When Media Logic’s Retail Social Juice Index was still in its infancy, we used it to predict big 2011 holiday sales for 10 brands. The question retailers always ask of marketers is, Can social media engagement track to sales? We’re happy to answer, Yes. High social engagement, as we measure it with the RSJI, does seem to correlate with increased sales.
And here’s more good news: There’s still time to plan your Q4 social content.
The brands we identified back in December 2011 – Yankee Candle, American Girl, Ann Taylor, LUSH Cosmetics, Lakeside Collection, Pandora, ShutterFly, ThinkGeek, LeapFrog and Bath & Body Works – remained at or near the top of the RSJI leading up to and through the 2011 holiday season. Each, in fact, averaged an engagement score of 150 or more (a rare honor) in the three weeks leading up to our prediction. This remarkably high – and consistent – engagement represents the kind of sustained customer enthusiasm we believed would result in revenue.
Public financial data is available for eight out of the 10 brands (LUSH Cosmetics and Lakeside Collection are private companies and do not publish financials). Of these eight, all but two – Pandora and Ann Taylor — showed an increase in comparable store sales (or in total sales, when comp numbers are not applicable) for the final quarter of 2011, which, of course, includes the holiday selling period. And despite a decrease in comparable store sales, Pandora still reported a 12.4% increase in North American revenue for 2011.
In addition to the brands on our list performing well in their year-over-year figures, we also saw this group realize growth in company stock prices.
Compared with closing prices the date of our prediction, stock prices for our basket of stocks increased 22.9% over the subsequent four months (through 4/13/12). During that same time period, the S&P Retail Index increased 18.5%, and the Dow Jones U.S. Retail Index rose 12.2%. Only one company on our list – GeekNet (GKNT), the parent company for ThinkGeek – showed a drop in stock price during that time. And in the same period, all but Leap Frog continued to remain above the RSJI’s daily average engagement score. In fact, four brands — Pandora, American Girl, Bath & Body Works and Yankee Candle — remained at or above that high bar of 150 nearly every day.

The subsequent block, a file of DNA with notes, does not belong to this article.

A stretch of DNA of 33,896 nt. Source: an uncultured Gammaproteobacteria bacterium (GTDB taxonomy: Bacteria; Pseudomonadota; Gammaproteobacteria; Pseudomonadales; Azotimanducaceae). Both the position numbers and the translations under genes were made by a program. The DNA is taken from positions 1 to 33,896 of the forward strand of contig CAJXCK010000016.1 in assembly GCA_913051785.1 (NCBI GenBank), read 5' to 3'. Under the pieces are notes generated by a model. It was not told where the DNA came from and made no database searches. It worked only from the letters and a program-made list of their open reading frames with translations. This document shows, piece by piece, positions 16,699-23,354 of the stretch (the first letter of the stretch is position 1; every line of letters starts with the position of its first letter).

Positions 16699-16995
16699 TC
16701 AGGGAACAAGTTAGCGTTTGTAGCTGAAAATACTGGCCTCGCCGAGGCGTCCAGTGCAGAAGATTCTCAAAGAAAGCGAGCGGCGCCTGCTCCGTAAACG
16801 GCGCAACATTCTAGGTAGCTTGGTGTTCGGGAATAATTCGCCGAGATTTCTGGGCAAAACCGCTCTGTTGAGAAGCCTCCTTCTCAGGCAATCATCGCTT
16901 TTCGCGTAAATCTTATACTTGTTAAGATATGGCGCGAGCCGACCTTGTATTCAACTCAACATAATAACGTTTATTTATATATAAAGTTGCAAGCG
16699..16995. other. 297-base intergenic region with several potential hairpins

Curious to see how social engagement might predict success or failure for other companies, as well, we looked to financial experts who’d reported on the holiday season for additional brands we score with the RSJI. In December Same-Store Sales Are Mixed for US Retailers (January 2012), Karen Talley shared good news for Macy’s, Target, Costco and Limited Brands and bad news for Gap, American Eagle Outfitters and Bonton. Interestingly, those companies with rises in same-store sales for the holiday period all demonstrated above average social engagement, according to the RSJI. The flip side? Those companies with drops performed below average on our index. JCPenney, for which Talley reported a modest 0.3% gain, also performed under the RSJI average during December.
While the data we analyzed was specific to our predictions for the 2011 holiday season for the set of retailers at the top of the RSJI, the observations can’t be ignored. They suggest economic gains are realized by brands that also – and concurrently – have high levels of social engagement.
As intrigued by these figures as we are? Not sure how to get the best social bang to earn the bucks this holiday season? Give us a call.